BOSTON -- Daisuke Matsuzaka threw his first pitch off the Fenway Park mound Thursday, the end of an 8,000-mile journey for a player the Red Sox hope will be their new ace.
Boston announced Matsuzaka's $52 million, six-year contract at a packed news conference that ended several long days of negotiation. Now the Red Sox want the Japanese star to follow Roger Clemens and Pedro Martinez as a dominant major leaguer.
"Today, what we're really doing is announcing the signing of a national treasure. We understand his importance in Japan. We know what he represents."
-- Theo Epstein
"In our minds, it was not a certainty until the very end," Red Sox general manager Theo Epstein said.
Red Sox officials and the pitcher's agent spent the early part of the week negotiating in Newport Beach, Calif., where bargaining often bogged down.
But on Wednesday morning -- with a preliminary agreement and Matsuzaka and agent Scott Boras on board -- Epstein and other team officials got on principal owner John Henry's plane and headed east.
Despite the often contentious negotiations, Red Sox officials, Matsuzaka and Boras smiled broadly at a news conference that was punctuated by repeated flashes from dozens of media cameras.
"I'd like to contribute to the world championship," Matsuzaka said. "I'd like to meet Curt Schilling."
Pitchers and catchers report for spring training on Feb. 16 in Fort Myers, Fla. Matsuzaka, 26, will join Schilling in a strong rotation that includes Josh Beckett, Jonathan Papelbon and Tim Wakefield. The Red Sox also will have another Japanese pitcher, left-handed reliever Hideki Okajima, in training camp. He signed Nov. 30.
"For the next six years we hope to get the prime of [Matsuzaka's] career," Epstein said. "We want Daisuke to be a Red Sox for the rest of his career."
They're certainly making a huge investment.
Add the team's winning $51.11 million bid for negotiating rights to the Japanese ace, which must be paid to the Seibu Lions by Dec. 21, to the $52 million contract and Boston's investment comes to $103.11 million. That doesn't include $8 million in escalators based on Matsuzaka winning awards.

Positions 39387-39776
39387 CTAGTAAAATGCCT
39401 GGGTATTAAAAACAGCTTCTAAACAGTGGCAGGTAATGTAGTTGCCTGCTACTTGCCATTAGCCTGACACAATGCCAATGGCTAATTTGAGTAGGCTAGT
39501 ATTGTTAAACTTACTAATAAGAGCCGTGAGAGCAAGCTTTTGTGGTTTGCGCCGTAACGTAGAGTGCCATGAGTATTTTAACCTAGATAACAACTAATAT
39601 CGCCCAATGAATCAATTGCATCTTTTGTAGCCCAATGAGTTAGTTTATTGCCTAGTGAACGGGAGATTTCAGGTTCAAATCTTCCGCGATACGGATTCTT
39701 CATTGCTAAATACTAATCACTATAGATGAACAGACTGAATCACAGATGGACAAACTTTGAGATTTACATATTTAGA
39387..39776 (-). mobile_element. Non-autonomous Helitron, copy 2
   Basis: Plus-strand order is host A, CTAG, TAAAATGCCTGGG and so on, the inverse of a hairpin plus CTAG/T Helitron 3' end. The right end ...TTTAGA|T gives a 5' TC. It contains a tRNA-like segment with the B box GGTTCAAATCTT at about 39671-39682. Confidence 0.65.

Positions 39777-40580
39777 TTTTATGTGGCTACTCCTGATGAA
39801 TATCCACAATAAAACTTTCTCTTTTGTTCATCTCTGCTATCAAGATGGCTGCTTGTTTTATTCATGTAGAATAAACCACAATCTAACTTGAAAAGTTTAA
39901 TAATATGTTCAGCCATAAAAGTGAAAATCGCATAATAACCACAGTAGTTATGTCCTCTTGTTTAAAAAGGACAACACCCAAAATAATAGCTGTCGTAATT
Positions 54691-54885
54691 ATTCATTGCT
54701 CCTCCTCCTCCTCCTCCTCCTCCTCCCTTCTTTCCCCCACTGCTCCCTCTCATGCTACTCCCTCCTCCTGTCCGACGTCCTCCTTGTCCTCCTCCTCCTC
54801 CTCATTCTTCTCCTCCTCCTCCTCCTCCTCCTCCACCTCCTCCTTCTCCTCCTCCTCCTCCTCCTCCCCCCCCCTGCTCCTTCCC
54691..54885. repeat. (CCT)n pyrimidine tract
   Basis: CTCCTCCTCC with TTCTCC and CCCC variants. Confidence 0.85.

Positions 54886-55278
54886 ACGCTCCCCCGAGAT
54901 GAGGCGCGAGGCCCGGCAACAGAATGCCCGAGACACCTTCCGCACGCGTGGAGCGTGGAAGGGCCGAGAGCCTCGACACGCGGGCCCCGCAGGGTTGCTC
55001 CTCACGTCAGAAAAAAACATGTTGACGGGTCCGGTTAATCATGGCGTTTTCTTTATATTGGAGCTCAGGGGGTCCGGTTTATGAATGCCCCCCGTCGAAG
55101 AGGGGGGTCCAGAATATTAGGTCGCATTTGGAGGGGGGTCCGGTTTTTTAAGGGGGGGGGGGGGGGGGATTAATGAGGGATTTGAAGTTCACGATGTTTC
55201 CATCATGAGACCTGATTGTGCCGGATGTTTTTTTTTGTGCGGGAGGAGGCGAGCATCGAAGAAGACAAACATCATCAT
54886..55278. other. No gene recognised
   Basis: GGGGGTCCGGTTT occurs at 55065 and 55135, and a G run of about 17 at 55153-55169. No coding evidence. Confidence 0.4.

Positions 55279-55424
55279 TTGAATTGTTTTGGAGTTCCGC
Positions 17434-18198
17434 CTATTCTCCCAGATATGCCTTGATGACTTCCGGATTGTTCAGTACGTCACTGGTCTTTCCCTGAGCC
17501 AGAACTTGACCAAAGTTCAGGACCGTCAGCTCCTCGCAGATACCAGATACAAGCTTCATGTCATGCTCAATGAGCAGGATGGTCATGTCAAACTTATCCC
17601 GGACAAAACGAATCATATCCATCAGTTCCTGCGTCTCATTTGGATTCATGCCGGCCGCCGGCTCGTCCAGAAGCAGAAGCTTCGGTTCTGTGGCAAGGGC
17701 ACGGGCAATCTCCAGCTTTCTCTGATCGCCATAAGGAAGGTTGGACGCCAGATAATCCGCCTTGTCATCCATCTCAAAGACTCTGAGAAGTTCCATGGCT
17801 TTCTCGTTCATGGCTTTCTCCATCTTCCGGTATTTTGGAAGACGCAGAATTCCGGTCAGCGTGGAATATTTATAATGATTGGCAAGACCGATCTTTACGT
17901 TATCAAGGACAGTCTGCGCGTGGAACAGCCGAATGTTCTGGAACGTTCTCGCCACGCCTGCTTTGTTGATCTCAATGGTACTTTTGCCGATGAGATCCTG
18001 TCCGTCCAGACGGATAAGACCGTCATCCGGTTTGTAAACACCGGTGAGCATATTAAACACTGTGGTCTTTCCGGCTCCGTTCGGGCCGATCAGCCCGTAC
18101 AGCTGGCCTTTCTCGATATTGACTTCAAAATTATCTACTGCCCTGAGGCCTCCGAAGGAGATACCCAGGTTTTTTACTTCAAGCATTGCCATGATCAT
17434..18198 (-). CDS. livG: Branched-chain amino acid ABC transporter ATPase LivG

"Today, what we're really doing is announcing the signing of a national treasure," Epstein said. "We understand his importance in Japan. We know what he represents."
Matsuzaka said he toured Fenway Park -- a place he'd seen several times on television -- and saw ongoing renovations before his news conference.
"Very beautiful and very impressed," he said.
The team's newest pitcher threw off the mound to Henry, with the soft toss sailing over his head. The owner fell backward before propping himself with both hands on the ground behind him.
"We didn't go over signals," Henry joked.
The bleacher fans no doubt will hang "K" placards from the green wall behind them every time Matsuzaka -- whose first name is pronounced "Dice-K" -- records another strikeout. In eight pro seasons, all with Seibu, he has 1,355 strikeouts in 1,402 1/3 innings.
"I'd like to contribute to the world championship. I'd like to meet Curt Schilling."
-- Daisuke Matsuzaka
"Matsuzaka called me after his press conference to thank me and he sounded very happy," Seibu acting president Hidekazu Ota said. "I wish him and his family all the best."
Matsuzaka was in the spotlight in 1998 when he led Yokohama High School to the Koshein Tournament championship. He pitched in the 2000 and 2004 Olympics and was most valuable player last March in the inaugural World Baseball Classic, won by Japan.
Matsuzaka passed a physical at Massachusetts General Hospital on Wednesday night. Minutes after Thursday's news conference, his deal was finalized when the terms were confirmed by the commissioner's office and the players' association.
"There were certainly a lot of ups and downs" during the negotiations Epstein said. "I think all the parties had a common goal which was for Daisuke to join the Red Sox and start his major-league career."
Epstein and Boras said the turning point came when Matsuzaka was satisfied that his wife and daughter would be taken care of during the transition to a new country.
"In any negotiation, there's a time limit," Boras said. "You make decisions and reach decisions based upon [the fact] you're forced to and the time frame for doing that obviously was escalated."
Had an agreement not been reached by midnight ET Thursday, 30 days after the Red Sox won the bidding, Matsuzaka would have returned to Japan and Boston would have kept its money.
Matsuzaka had a 108-60 record in Japan with a 2.95 ERA in 204 games.
He gets a $2 million signing bonus payable upon approval of the contract, $6 million next year, $8 million in each of the following three seasons and $10 million in each of the final two years.
Epstein wouldn't say if Boston has baseball's best starting staff, but Red Sox chairman and owner Tom Werner wasn't shy about doing that.
"We've certainly had some exciting days at Fenway Park in the past few years," he said, "but the excitement at Fenway Park in 2007 will really be ratcheted up another notch."